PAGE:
Quantitative evaluations of the seasonal forecasts demonstrate that simple approaches, using “hit or miss” criteria (e.g., probability of detection, false alarm rate) or traditional summary statistics (e.g., root mean squared error, correlation) neglect important aspects of forecast performance and can even be misleading, potentially affecting resource management decisions. On the other hand, distributions-oriented evaluation criteria are more informative and allow decision makers to target those aspects of forecast performance that are important for their situation. For example, using the criteria of “discrimination”, predictions of seasonal streamflow volumes for Colorado River tributaries are shown to convey useable information not revealed by other criteria, even with lead-times of several months. From a decision maker’s perspective, it is important that forecast evaluations be frequently updated and target the regions, seasons, lead times, and criteria important to specific decision making situations. From an operational perspective, more information needs to be archived than has been the traditional practice, especially for probabilistic predictions.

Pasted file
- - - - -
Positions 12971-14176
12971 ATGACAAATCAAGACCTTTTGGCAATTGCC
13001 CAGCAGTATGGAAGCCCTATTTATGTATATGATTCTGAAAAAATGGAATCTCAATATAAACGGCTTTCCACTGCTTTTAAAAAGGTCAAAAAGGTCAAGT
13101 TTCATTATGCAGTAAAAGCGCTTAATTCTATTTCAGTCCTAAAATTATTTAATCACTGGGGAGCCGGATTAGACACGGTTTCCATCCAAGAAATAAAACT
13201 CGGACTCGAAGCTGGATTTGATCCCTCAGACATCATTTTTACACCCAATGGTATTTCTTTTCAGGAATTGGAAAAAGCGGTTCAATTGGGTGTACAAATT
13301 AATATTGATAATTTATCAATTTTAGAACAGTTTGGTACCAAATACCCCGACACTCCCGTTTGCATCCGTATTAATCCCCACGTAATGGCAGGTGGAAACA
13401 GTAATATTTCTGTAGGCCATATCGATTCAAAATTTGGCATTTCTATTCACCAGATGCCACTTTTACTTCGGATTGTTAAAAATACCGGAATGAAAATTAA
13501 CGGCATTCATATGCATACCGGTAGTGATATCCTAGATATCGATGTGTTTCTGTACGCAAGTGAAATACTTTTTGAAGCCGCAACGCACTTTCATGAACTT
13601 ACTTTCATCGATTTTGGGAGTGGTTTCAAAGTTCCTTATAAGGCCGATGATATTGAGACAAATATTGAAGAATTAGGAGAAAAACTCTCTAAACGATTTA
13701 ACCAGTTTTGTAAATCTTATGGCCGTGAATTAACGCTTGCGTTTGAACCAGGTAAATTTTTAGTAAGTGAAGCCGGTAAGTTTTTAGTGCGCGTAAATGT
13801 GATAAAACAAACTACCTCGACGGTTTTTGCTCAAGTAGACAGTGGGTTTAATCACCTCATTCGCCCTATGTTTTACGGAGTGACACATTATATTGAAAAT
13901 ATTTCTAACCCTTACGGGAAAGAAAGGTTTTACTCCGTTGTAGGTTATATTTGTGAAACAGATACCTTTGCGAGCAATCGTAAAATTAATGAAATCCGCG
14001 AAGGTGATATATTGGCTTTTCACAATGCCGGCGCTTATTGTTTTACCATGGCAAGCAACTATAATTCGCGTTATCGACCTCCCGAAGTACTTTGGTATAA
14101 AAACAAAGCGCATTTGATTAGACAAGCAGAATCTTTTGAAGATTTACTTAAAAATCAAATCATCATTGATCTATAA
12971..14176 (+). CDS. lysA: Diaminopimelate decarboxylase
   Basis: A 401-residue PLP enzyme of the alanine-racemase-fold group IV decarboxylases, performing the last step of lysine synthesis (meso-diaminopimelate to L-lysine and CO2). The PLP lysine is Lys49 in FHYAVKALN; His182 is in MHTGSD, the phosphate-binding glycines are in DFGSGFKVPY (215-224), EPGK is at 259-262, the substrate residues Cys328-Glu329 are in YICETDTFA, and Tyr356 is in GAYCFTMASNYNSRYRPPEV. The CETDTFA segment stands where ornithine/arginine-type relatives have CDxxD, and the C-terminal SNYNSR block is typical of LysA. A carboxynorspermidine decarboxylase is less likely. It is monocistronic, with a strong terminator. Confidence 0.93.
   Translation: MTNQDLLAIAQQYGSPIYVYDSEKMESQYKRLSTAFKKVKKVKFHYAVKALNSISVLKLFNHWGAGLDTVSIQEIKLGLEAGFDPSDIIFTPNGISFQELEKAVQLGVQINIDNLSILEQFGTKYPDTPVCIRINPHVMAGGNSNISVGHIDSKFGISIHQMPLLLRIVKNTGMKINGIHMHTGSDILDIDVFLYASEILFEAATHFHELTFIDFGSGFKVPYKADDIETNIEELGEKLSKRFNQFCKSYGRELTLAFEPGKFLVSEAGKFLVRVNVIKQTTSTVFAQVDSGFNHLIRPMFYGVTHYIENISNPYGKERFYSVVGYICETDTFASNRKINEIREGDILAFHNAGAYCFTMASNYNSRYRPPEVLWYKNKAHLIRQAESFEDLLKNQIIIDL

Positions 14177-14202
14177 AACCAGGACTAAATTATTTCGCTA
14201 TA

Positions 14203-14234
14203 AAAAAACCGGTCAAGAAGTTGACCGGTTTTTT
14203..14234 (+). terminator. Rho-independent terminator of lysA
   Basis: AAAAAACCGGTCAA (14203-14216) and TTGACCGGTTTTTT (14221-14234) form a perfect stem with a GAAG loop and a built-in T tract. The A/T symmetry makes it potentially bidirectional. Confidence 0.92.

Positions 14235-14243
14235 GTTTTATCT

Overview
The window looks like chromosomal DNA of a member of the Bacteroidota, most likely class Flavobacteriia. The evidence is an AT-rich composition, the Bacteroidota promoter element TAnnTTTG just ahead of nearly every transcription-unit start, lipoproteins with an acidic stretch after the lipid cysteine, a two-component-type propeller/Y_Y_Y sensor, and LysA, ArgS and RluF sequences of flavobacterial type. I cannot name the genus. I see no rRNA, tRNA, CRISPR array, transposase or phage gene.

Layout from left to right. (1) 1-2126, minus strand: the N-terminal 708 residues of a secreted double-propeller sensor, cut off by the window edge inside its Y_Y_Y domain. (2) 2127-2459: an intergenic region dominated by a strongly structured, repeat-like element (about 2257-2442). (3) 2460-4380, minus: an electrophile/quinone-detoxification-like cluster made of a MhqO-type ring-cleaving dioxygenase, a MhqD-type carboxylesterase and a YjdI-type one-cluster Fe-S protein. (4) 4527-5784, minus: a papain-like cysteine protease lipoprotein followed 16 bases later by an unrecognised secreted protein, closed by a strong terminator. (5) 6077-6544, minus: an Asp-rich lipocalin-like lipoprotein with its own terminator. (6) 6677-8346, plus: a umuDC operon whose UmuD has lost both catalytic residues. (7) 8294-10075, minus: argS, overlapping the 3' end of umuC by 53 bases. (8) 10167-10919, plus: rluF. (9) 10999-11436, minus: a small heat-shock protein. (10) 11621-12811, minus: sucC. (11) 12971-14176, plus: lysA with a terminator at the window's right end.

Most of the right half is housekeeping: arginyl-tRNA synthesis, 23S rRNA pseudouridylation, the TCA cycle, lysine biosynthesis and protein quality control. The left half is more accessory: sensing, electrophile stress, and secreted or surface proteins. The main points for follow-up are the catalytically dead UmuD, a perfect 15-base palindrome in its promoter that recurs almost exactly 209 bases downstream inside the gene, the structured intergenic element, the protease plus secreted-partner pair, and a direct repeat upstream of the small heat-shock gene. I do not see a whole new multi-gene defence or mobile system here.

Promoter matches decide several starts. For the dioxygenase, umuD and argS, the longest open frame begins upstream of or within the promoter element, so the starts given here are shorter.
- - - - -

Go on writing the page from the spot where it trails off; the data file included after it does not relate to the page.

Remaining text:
From the perspective of resource managers, risks of using new forecast products can be reduced as individuals accurately interpret the products and properly gauge prediction uncertainty. Effective communication of prediction uncertainty, in ways understandable by diverse audiences, requires further attention to product formats. Several alternative formats for deterministic and probabilistic forecasts are presented, as are formats for expressing historical regional variability and potential variability unrelated to specific forecast methodologies. Feedback from resource managers has been solicited through workshops, interviews, and online surveys. Tutorial materials intended to improve forecast interpretation have been well received.